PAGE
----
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Desperately seeking professional advice on the field of Architecture and Civil Engineering

Jan 9 '14 4 Last Comment
Drichy
Jan 9, 14 12:31 am

I'm currently a fresh graduate from an arts school in Singapore in interior design and I wish to further my studies at either one of the mentioned courses. But my question is wouldn't studying a major in Civil engineering make more sense as i'm actually lacking the knowledge of constructing such structures. I have a strong sense of space and i have strong background in visualizing and conceptualizing architectural forms

 

DeTwan
Jan 9, 14 12:57 am

Yes, do civil engineering. There are far too may architects and want-to-be architects on this planet for the jobs available.... enough to last through the apocalypse.

calculator
Jan 13, 14 5:00 pm

Civil Engineering is very, very, very different from architecture.  

In school architecture is very art-centric.  You're judged hard on the ideas in your design, your ability to execute drawings and models, etc.  When you graduate, depending on where you go, might be doing design work for buildings, you might be picking carpets and material finishes, you might be doing a lot of things related to architecture.  If you work at the right firm you might find yourself being the guy who combines the work from the design portion and all the various consultants to make sure it all meshes together (the ducts don't hit the beams and you still have room for the pot lights, etc).

When you study civil engineering you will spend most of your time calculating.  You will learn how to determine loads on a building, select structural members in steel, metal, wood, etc.  You will spend a lot of time studying the behaviour of soils in foundation design, the behaviour of water, the design of water management systems, highway design, structural analysis of complicated frames/trusses, etc.  You will be doing a lot of math (calculus, differential equations, linear algebra, etc).  There is very little creativity and many times there is a right answer, even if its complicated to arrive at.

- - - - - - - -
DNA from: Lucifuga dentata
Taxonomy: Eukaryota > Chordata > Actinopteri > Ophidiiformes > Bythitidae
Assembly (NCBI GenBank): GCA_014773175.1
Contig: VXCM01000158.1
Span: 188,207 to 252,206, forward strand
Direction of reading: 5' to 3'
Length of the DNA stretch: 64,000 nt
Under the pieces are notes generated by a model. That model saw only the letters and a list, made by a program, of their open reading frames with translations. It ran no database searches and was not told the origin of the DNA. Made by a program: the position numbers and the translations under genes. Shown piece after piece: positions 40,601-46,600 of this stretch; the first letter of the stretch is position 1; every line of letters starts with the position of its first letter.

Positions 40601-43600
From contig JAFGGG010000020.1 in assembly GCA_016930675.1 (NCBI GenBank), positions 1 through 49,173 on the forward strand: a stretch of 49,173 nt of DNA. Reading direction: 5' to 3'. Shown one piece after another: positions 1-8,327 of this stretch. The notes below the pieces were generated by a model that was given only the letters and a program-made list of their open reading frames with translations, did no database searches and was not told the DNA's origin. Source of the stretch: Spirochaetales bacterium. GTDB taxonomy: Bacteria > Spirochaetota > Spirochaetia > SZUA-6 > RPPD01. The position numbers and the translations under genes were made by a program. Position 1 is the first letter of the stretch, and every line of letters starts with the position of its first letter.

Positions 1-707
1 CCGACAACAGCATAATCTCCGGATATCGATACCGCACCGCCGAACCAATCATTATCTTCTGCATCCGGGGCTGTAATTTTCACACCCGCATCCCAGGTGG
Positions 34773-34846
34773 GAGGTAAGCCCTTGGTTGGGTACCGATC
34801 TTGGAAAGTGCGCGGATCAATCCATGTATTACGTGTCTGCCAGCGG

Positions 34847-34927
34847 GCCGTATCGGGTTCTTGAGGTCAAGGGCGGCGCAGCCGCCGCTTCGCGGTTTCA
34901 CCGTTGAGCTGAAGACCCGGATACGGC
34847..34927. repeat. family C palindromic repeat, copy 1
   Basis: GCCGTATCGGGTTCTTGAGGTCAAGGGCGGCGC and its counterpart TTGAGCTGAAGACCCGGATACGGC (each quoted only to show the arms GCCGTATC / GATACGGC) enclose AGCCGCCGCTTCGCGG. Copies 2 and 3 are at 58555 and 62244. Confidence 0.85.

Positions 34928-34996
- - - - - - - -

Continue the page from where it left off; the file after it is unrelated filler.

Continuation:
While both work on structures, the work of the two is very different and that is why its not one person doing both jobs.

Miles JaffeMiles Jaffe
Jan 13, 14 7:19 pm

Free advice is worth every penny you pay for it, especially on an anonymous internet forum. Enjoy.

Sam WatkinsSam Watkins
Jan 15, 14 10:43 am

I’m not sure if this applies to you given your art school background & being in Singapore. For an undergraduate degree, I’d generally recommend civil engineering. Three reasons come to mind:

  1. Career prospects: Civil engineers serve both the building and heavy construction industries meaning vastly more job opportunities. Architects only serve building construction, one of the most notoriously boom-and-bust industries. If you want financial security out of a college degree, this is a big deal.
  2. Degree cost (in the US): Civil engineering is a 4 year degree that has a number of general classes you can test out of. Architecture is at least a 5 year degree with a mandatory design course sequence. If motivated, you could graduate from a civil program in 3-1/2 years (or less meaning) that much less debt and another 1-1/2 years of career time to pay it off (relative to architecture). If you want financial security out of a college degree, this is also a big deal.
  3. Flexibility: As a civil engineer, you can specialize in structures or roadways or tunneling or any number of other things as your interests develop. If you graduate, work for a couple years and find it too tedious, you can get a professional master’s degree in architecture in two years. It might seem like you have similar flexibility to specialize in aspects of architecture, but because the job market is both smaller and more competitive, it is likely you will take what you can get rather than make an informed decision. If you are looking for creative fulfillment, I’d suggest you consider taking up painting or sculpture in your free time (which you are more likely to have as an engineer) rather than choose architecture because it seems like an attractive compromise between a profession and creativity.

Hope that helps a little.

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